top of page
  • Writer's pictureMatthew Lerner

How to Build Brand Trust

Here’s the best way to win visitors trust (hint - it’s not Trustpilot). Do your prospects have "trust issues?” That's nothing compared to what Chris Voss faced as an FBI hostage negotiator! He built his entire career earning the trust of armed kidnappers and terrorists. (Which makes our job look easy!)

That’s why I love his book Never Split the Difference.

Voss knew that nothing else mattered if he couldn’t win peoples’ trust, (As a startup, this principle applies to you too!) And so, he neutralised mistrust with a trick he called an “accusation audit.”

During a hostage situation, Voss would call out the kidnapper’s doubts and uncertainties in bold unequivocal terms before making his counterarguments. For example, Voss might say, “It probably seems like I’m just stalling for time…”

Then I realised: You can have the same results in your marketing, here’s how:

First: Interview your recent signups and make a list of their top anxieties. Ask them, “What concerned you about our solution or other options you considered?” Then write down their exact quotes.

Don’t generalise their answers using abstractions like, “Worried about hidden fees.” You need the full venom of their specific language—e.g., “I thought you guys would try to screw me with extra costs since your contract is long and everybody in your industry competes on price.”

Second: After your interviews, list out the 2-5 top anxieties, and write each one as a strongly worded challenge or question. Think of it as a “Super-harsh FAQ."

For example:

  • If people question your price, say: “Sounds expensive, is it worth it?” or “What other penalties and fees will you sneak into the fine print?” or “This sounds too cheap. What’s the catch?"

  • If people wonder about customer service, ask: “After I sign up, will you still be available to answer questions? Or are you off to charm the next prospect?”

  • If you want to show some results from other customers: “Does this even work? Who else has used it?”

  • In B2B, where people worry about organisational adoption, you could say: “What will my colleagues think? Will people actually use this?”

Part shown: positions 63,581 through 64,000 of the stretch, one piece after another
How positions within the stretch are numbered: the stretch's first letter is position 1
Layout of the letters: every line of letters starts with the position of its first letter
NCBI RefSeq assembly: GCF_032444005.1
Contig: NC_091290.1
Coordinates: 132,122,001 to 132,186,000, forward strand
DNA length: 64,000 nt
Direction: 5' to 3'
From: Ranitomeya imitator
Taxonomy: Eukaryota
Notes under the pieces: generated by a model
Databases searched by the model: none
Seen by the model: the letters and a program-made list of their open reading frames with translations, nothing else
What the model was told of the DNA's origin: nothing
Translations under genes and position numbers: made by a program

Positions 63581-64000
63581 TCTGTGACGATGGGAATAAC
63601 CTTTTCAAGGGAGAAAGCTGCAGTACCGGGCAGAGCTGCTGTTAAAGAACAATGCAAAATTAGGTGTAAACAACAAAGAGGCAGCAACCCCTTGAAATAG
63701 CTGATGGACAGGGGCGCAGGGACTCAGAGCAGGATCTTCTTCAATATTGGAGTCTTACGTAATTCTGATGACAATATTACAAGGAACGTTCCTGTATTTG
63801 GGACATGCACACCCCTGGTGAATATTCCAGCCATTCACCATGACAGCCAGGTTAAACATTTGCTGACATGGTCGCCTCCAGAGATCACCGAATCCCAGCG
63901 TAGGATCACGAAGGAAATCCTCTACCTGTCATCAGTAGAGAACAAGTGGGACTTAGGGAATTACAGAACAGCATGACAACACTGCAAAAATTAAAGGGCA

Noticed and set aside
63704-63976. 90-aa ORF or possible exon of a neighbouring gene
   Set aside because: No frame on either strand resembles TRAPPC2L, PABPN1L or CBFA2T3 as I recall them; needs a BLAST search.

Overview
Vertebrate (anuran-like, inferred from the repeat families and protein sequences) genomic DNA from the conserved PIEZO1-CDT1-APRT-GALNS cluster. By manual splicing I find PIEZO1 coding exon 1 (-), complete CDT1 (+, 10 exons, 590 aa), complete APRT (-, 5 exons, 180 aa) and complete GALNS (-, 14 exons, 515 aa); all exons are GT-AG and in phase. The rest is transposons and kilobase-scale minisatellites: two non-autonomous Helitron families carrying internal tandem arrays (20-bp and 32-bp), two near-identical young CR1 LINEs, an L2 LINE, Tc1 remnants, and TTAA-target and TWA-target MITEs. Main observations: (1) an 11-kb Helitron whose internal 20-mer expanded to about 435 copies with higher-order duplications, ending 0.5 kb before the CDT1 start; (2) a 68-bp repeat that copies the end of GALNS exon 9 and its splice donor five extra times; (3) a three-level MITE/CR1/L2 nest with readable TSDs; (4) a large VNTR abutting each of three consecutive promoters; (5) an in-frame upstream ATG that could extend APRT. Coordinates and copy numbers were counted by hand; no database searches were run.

The key is to make the accusation sound as harsh as anything they could dream up, or even harsher. People appreciate that level of honesty. Obviously, once you’ve connected with their anxieties through your question, de-fang them with your counter-argument or proof point — i.e., testimonials, claims of great support, pricing, etc.

Most sites have all of these proof points already but they sound bland and generic. Make them much more engaging by setting them up with bold statements formed by your “accusation audit.”

Where should this section go on your website?

We suggest introducing this towards the middle of your landing page, or on your pricing page. You want people to find this stuff after they’ve figured out what you do, and they’re assessing if they should move forward or not.

If you want to see an example, check out the landing page for our Coaching Programme, and scroll down to the section called “Is It Worth It?”

Cool stuff, eh? And you don’t even need to give us a cut of the ransom.

299 views0 comments

Recent Posts

See All

Can GA4 read customers' minds?

How to get 10X more insight from your analytics tools by asking better questions. Our tools give us loads of behavioral data: Visitors, signups, app-opens, logins... But we really need to know what us

Upwork is 1,000 AI startups waiting to be built.

(Steal this idea, if it works, give me 15%) Thanks to AI, the cost and speed of spinning up a SaaS startup has collapsed by 90%, but you still have to find a validated market need. If only there were

Is a culture of perfectionism killing your startup?

Is your team playing it safe? Here's how to find out, and what to do about it. I recently published a guide to running growth sprints in the First Round Review. It walks you through the entire process


bottom of page